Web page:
Claire M. Fraser, PhD is the Dean E. Albert Reece Endowed Professor and Founding Director of the Institute for Genome Sciences (IGS) at the University of Maryland School of Medicine (UMSOM). She earned her B.S. in Biology from Rensselaer Polytechnic Institute and her PhD in Pharmacology from SUNY Buffalo. Between 1984 and 1992, she held several positions at the National Institutes of Health including Chief, Section on Molecular Neurobiology at NIAAA. She served as President and Director of the Institute for Genomic Research from 1998 – 2007 where her worked helped to launch the field of microbial genomics. She joined the UMSOM in 2007. She is a Fellow of the American Academy of Microbiology and the AAAS and is a member of the National Academy of Medicine and the NAS. She served as President of the AAAS in 2020. She has received numerous awards including the E.O. Lawrence Award, the highest honor bestowed on research scientists by the DOE, the Promega Biotechnology Award from the ASM, and the Charles Thom Award from the Society for Industrial Microbiology. She was named to the Maryland Women’s Hall of Fame in 2010. Thomson Scientific ICI named her the most highly cited investigator in microbiology from 1995-2005 and she was named one of Thomson Reuter’s World’s Most Influential Scientific Minds in 2014. She has served on many advisory panels for Federal funding agencies, the NRC, and the Department of Defense.

Research Interests

Dr. Fraser is a pioneer in the field of microbial genomics and led the teams that first sequenced the genomes of many important human and animal pathogens as well as diverse environmental microbes. This work revolutionized the way microbiology is studied. She also played a leadership role in the first plant genome projects and the first parasite genome projects and was involved in the early phases of the Human Genome Project. She is one of the world's experts in the field of microbial forensics and her work with the FBI on the Amerithrax investigation between 2001 and 2008 led to the identification of four genetic mutations in the anthrax spores that allowed the samples to be traced back to their original source. She was a charter member of the National Science Advisory Board for Biosecurity and is an expert on dual use research of concern– research that can provide knowledge and technologies that could be misapplied. Her current research interests are focused on the role of the human gut microbiome in health and disease. She has studied changes in the structure and function of the gut microbiome in diseases including obesity and the metabolic syndrome and Crohn's disease, and has also investigated the role of the gut microbiome in the response to infection with enteric pathogens. She has a particular interest in the mechanisms of action of probiotics in preserving the function of the human gut microbiota.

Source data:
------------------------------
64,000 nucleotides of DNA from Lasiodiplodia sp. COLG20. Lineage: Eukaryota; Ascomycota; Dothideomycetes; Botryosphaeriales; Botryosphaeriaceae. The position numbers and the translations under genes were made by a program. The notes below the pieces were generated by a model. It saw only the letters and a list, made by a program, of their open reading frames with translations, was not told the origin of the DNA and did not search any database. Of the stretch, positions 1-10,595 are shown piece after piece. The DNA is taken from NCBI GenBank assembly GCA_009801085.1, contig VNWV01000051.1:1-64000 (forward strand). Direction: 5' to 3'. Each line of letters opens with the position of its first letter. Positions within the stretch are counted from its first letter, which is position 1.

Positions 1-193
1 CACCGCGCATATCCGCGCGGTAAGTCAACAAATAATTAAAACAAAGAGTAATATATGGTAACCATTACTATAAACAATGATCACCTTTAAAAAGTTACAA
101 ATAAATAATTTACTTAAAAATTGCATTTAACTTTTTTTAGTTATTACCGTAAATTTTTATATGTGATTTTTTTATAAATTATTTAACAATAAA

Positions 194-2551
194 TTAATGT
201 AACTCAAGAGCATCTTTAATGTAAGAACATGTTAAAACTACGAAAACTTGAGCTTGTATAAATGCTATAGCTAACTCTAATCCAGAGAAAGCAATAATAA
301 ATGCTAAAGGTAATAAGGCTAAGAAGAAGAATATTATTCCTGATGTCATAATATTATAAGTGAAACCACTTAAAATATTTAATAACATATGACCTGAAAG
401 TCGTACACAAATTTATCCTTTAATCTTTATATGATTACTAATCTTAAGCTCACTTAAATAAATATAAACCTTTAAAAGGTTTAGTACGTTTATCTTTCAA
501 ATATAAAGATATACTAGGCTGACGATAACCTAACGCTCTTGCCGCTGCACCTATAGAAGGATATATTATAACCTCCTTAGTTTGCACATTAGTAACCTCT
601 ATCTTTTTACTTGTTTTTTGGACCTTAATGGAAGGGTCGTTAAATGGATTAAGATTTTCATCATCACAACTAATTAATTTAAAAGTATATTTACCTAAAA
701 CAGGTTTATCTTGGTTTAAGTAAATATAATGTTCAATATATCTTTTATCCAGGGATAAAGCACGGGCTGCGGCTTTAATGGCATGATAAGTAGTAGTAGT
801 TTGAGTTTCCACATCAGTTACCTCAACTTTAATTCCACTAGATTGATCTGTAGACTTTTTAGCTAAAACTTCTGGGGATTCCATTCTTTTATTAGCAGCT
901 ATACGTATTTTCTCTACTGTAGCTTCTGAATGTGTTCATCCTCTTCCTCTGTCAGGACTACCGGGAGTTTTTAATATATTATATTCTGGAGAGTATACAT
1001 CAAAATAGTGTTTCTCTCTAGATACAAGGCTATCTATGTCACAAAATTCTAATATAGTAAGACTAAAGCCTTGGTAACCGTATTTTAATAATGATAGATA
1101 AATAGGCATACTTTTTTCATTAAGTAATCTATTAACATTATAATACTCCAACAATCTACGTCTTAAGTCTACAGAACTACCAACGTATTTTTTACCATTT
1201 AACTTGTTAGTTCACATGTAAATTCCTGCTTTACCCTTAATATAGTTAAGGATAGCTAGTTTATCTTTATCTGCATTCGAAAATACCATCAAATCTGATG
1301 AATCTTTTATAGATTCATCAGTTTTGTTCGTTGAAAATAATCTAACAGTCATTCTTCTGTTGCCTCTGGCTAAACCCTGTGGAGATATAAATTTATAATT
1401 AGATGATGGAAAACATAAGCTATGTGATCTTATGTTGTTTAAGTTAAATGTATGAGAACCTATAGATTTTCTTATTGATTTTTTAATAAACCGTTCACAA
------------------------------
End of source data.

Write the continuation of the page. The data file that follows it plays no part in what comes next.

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Primary Section

Section 44: Microbial Biology

Secondary Section

Section 41: Medical Genetics, Hematology, and Oncology